The symptomatic case of the “OD-group” protests

What then was the result of these transformations? A very particular symbiosis emerged from the combination of a commercial logic and the logic of a self-sufficient institution. In a recent article, Mikhail Sokolov notes:

Higher education offers its clients a set of services that paradoxically exclude each other. On one side, it offers (or pretends to) a skill that is necessary for a career. On the other, it guarantees a moratorium, a period during which the youth can seek adventures, partners, and/or work that is not linked to the discipline they study. These two goods contradict each other: the higher the skill, the less the time for everything else. [In Russia], in all departments of Sociology, most students pay for this moratorium and not the skill and the institution, following the economic logic, must orient itself to the needs of the majority. [6]  

Sokolov’s article was written on the occasion of a student movement that emerged in 2007 against the administration of the Sociological Faculty in the State University of Moscow (MGU), more specifically, against its dean M. Dobrenkov. A group of students, the “OD-group” (20 to 30 out of the 2000 students in the faculty), engaged in public resistance in the spring of 2007. The immediate pretext was the student cafeteria where prices were as high as those of a good restaurant. However, students were mainly concerned with the quality of their education, as well as their lack of participation in research. The administration did not agree to the students’ demands. The dean called the police when the group organized a public protest and expelled most of the members of the group. During the scandal that followed, a commission of the Russian Social Chamber evaluated its teaching quite negatively and found several cases of plagiarism in a manual of sociology written by Dobrenkov. Despite all of this, the dean has kept his position and the students of the OD group had to continue their studies elsewhere.

The case of the Sociology Faculty at MGU is an extreme case. The dean’s personal convictions can be characterized as of extreme-right: he launched a campaign for the reinstitution of the death penalty and the prohibition of abortion. He also created a new discipline within his faculty called “orthodox sociology”. This is nevertheless a case that is symptomatic of what is happening more generally in the country. Sokolov, in the previously cited article, considers it symptomatic and elaborates a rather pessimistic diagnosis of the state of affairs of higher education in Russia and student mobilization based on a series of interviews carried out in different Russian universities.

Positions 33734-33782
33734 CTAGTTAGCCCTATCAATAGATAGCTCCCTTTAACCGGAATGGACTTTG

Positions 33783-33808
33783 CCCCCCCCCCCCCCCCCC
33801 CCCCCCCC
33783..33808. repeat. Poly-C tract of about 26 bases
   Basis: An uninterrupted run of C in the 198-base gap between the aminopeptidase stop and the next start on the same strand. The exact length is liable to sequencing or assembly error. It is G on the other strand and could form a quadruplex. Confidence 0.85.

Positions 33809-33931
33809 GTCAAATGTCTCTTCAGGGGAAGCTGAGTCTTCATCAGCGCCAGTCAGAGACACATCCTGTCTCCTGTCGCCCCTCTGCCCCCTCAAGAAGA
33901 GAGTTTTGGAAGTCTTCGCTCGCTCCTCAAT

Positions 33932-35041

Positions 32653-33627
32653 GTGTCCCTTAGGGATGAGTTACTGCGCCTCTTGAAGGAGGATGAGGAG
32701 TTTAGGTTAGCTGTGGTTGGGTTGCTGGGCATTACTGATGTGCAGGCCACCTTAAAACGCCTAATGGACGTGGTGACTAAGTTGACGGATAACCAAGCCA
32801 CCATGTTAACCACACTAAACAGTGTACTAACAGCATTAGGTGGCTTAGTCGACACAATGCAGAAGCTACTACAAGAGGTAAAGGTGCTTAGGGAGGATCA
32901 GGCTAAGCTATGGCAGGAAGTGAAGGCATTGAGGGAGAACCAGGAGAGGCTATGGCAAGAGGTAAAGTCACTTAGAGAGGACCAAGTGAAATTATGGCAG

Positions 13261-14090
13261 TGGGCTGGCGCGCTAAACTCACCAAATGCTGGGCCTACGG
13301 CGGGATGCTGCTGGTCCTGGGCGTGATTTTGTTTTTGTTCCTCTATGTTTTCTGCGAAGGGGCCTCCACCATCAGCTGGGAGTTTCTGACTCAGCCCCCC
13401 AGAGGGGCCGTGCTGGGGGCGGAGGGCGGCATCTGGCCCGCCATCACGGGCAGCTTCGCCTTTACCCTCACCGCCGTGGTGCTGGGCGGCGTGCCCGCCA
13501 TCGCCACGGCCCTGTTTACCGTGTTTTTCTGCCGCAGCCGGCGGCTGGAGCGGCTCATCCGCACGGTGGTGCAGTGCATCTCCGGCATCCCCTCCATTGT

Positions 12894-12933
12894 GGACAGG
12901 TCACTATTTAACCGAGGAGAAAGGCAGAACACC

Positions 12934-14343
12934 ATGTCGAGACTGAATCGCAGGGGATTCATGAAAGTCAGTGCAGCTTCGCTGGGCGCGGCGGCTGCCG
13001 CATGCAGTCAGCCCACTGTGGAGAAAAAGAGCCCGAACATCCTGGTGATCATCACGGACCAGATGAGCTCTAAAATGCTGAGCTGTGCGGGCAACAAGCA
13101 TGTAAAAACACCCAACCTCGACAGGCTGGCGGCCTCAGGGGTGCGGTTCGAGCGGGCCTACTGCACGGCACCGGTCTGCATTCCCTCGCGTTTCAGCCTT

One could first object that the situation in other institutions is different, especially if we do not limit ourselves to the faculties of social sciences of state universities. What is common and widespread is the priority given to administrative and commercial tasks over teaching and research. This means that an effective control over knowledge and intellectual skills is missing among students and professors. As everywhere in the Russian State, it is the inertia of the status quo, clientelism and commercial effectiveness that determine hiring policies. Yet Sokolov forgets that the university is not a commercial institution by its essence and even the reforms of the 1990s have not succeeded in transforming it to that extent. One does not usually choose a career in philosophy or sociology to make money or accumulate prestige. Furthermore, students are spontaneously interested in the subjects they study even if their interest is moderate. It is also true that the faculties of social sciences have several lecturers and researchers who are quite dedicated and sometimes even brilliant. They make the most of this state of relative anarchy and carry out their research without much trouble from the administration and without a constant pressure to publish. Given the widespread anarchy that dominates almost everything, a lot depends on the personality of the dean or the chair (the basic subdivision of Russian faculties).

Neoliberal reforms: the cure is worse than the disease

This leads us to another objection. We can tell from Sokolov’s choice of words that he relies on an economic approach to all social relations. This method implicitly draws from neoliberalism: it rests on the belief that the creation of formal and anonymous institutions (such as peer-reviewed journals) and researchers’ “rational choice” will make them good sociologists, political scientists or philosophers. [7] There is a Russian intellectual “party” (found on the website polit.ru) that is currently fighting for a radical reform of education in the Russian social sciences following the Anglo-American model. The government has already accepted some of their propositions. For example, for the last few years, the same written exam has been implemented to all high school students in order to determine their admission to the university. This measure aims to avoid corruption and it may be efficient. However, major universities (Moscow and St. Petersburg) have succeeded in resisting this measure on the grounds that this abstract and impersonal exam cannot allow them to determine a student’s talent in a specific area, especially if it is not taught in high school.